Rehabilitation Hospitals

This past week I have been interning at Health South, a rehabilitation hospital here in town. Health South not only operates in West Virginia; it also has rehabilitation hospitals, outpatient rehabilitation satellite clinics, and home care in 27 states as well as Puerto Rico.

What makes a rehabilitation hospital different from a “normal” hospital?  Rehab hospitals provide care for patients who are ready to be discharged from the hospital, but are not yet able to function safely at home.  Many patients leave their stay at the hospital to return to a skilled nursing facility or nursing home, but rehab hospitals are for those that have the goal of returning to a certain level of independence at home.  Rehab hospitals assist in bridging that gap.

A patient’s progress at a rehab hospital is measured by a FIM (Functional Independence Measure) which is a scale that measures physical and cognitive disability.  The scale is made up of 18 components which are ranked from a scale of 1 to 7.  A score of 1 means that the patient contributes to <25% of the task or is unable to contribute (total dependence), and a score of 7 represents total independence. Scores can then range from 18 to 126, with the higher number denoting a higher level of physical and cognitive independence.  The FIM scale includes assessing self-care (eating, grooming, bathing/showering, dressing upper body, dressing lower body, and using the toilet) as well as mobility (transfers from bed to chair/wheelchair/toilet, stairs, walking/using a wheelchair), sphincters (bowel and bladder management), communication (expression and comprehension), and cognition (problem-solving and memory).

Who would be a good patient for a rehab facility? According to Health South’s website, “Anyone who is limited functionally from an injury or illness can benefit from rehabilitation. As a next step in the continuity of care, rehabilitation hospitals restore function and strength so patients can return to their highest level of independence.”  This could be someone who has a traumatic brain injury from a motor vehicle accident, recovering from a stroke/CVA (cerebrovascular accident), a recent amputation, spinal cord injury, pulmonary issue (COPD – chronic obstructive pulmonary disease), or someone recovering from an accident such as a bad fall.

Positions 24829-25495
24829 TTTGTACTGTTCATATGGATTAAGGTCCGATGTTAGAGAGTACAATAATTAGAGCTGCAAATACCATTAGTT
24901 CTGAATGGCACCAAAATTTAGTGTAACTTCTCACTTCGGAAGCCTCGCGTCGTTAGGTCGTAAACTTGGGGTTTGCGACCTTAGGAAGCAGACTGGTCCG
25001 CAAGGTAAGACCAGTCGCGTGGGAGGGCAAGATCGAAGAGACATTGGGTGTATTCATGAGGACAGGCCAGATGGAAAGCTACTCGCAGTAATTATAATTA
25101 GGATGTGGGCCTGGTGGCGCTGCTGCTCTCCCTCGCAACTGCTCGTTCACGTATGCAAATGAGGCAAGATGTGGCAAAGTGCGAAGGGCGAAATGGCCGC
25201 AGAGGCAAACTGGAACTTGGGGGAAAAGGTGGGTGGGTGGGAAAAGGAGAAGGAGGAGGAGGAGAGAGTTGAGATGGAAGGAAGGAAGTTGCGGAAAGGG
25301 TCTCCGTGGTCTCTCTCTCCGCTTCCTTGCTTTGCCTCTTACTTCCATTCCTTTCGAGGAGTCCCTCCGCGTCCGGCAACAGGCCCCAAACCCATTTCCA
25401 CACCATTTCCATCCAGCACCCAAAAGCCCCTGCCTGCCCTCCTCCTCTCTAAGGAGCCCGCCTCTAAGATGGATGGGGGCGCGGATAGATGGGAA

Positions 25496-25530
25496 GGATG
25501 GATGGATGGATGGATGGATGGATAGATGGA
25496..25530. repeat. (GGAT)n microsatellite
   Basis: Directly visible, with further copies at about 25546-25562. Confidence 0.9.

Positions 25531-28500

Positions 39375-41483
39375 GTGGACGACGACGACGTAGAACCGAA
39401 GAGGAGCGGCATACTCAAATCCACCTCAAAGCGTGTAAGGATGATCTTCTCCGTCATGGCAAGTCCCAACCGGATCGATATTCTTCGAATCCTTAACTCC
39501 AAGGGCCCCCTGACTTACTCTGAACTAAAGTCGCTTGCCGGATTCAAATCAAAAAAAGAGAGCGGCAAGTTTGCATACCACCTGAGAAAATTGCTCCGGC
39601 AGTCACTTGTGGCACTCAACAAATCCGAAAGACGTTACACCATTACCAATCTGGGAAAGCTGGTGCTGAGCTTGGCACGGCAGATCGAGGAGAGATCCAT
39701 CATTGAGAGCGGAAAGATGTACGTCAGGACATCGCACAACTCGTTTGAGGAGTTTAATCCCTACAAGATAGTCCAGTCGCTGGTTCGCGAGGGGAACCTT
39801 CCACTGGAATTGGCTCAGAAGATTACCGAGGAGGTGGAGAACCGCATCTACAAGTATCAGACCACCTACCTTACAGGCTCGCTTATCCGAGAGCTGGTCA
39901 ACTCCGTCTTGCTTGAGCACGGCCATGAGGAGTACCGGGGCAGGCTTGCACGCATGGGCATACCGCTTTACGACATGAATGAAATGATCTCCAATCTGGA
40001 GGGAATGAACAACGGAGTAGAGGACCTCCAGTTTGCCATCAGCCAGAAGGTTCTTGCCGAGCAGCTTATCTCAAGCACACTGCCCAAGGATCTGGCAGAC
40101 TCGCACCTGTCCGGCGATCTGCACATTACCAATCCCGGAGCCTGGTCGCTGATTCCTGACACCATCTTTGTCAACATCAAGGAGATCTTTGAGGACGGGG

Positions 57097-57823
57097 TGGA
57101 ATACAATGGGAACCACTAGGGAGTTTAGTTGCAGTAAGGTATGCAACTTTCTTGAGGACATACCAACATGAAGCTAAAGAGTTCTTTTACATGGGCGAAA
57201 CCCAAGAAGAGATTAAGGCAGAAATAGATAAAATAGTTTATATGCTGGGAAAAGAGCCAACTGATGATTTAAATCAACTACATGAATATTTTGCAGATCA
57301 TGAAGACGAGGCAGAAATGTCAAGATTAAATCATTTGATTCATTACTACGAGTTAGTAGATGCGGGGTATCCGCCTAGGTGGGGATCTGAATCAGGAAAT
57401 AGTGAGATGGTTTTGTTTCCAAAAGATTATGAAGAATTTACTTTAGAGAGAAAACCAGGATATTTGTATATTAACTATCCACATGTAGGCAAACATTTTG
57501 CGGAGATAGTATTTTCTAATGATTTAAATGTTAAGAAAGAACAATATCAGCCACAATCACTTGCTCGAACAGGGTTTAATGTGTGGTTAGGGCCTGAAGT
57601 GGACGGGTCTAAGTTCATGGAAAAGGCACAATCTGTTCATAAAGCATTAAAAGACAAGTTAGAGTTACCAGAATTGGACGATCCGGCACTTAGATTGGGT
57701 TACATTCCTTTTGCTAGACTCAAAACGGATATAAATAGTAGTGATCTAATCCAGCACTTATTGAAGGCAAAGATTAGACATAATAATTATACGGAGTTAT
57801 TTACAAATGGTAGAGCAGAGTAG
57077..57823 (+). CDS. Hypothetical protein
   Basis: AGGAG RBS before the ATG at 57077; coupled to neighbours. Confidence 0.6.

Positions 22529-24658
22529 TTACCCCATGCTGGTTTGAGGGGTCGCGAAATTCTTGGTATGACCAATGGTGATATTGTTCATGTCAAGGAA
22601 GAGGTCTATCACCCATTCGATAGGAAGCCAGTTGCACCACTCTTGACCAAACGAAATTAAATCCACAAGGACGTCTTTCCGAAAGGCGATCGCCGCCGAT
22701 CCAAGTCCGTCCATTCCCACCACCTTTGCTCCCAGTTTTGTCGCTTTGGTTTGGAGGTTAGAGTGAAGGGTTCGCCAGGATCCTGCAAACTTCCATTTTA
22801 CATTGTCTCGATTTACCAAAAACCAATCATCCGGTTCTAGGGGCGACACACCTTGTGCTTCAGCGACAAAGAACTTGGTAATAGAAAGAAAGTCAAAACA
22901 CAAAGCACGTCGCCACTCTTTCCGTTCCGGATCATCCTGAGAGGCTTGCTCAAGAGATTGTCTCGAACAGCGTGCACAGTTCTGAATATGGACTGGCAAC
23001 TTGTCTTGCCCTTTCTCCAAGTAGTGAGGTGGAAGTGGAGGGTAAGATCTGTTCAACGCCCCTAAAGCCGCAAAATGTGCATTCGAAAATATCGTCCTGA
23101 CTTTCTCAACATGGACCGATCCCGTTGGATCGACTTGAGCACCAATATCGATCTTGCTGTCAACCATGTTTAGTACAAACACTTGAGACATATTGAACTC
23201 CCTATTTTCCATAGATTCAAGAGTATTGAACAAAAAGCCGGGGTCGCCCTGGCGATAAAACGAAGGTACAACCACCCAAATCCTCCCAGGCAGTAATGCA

What I’ve noticed in the past week is that you see a lot less tube feedings and parenteral nutrition in rehab hospitals. That is not to say that patients have no troubles with eating, however! Many patients have chewing and swallowing difficulties due to esophageal strictures, dysphagia from a recent stroke, and may have no teeth or use full/partial dentures.  I was able to be in the room and witness 2 barium swallow tests that assessed the patients’ level of swallowing and chewing function in front of an x-ray.  Thin liquids, nectar-thickened, and other foods were tested to see what patients are able to safely swallow.  The National Dysphagia Diets (NDD) have three levels, all of which I have seen on diet orders at the rehab facility:

  • NDD Level 1: Dysphagia-Pureed (homogenous, very cohesive, pudding-like, requiring very little chewing ability).
  • NDD Level 2: Dysphagia-Mechanical Altered (cohesive, moist, semisolid foods, requiring some chewing).
  • NDD Level 3: Dysphagia-Advanced (soft foods that require more chewing ability).
  • Regular (all foods allowed).

A dietitian at a rehabilitation hospital will assess and evaluate patients when a physician orders a diet consult, or when the patient triggers for another reason. General questions to ask the patient during the assessment include questions about the patient’s appetite, bowel function, any chewing/swallowing difficulties, changes in weight and other questions that apply to the individual patient.  There may be recommendations for a diet change, the addition of an evening snack, or the addition of a nutrition supplement such as Glucerna or Ensure to promote weight gain, weight maintenance, or protein intake.

In addition to dietitians, rehab hospitals also employ a multitude of different health professionals, including physical therapists, occupational therapists, speech language pathologists, x-ray technicians, doctors, nurses, case managers, and pharmacists.  There really is a multitude of different professions working together to help patients regain their strength, endurance, and independence.

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Categories: Clinical Nutrition | Tags: , , , , , , | 2 Comments

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2 thoughts on “Rehabilitation Hospitals

  1. Debbie Todhunter

    Possible interest of yours?

  2. The diet of the dysphagia patient is an interesting subject for dieticians, and I think that this is excellently described here. For the Speech Language Pathologist, a full recovery of the swallow mechanism via treatments like DPNS (Deep Pharyngeal Neuromuscular Stimulation) and RBT (Reflexive Breathing Training) is the goal for their patients. But there are those times when patients may have experienced neurological damage that prevents these types of organic approaches to rehabilitation from working. In these unfortunate cases when a patient is FORCED to live under compensatory strategies for their disorder, it’s certainly good for patients families to have a view point from the inside. Thanks Emily!

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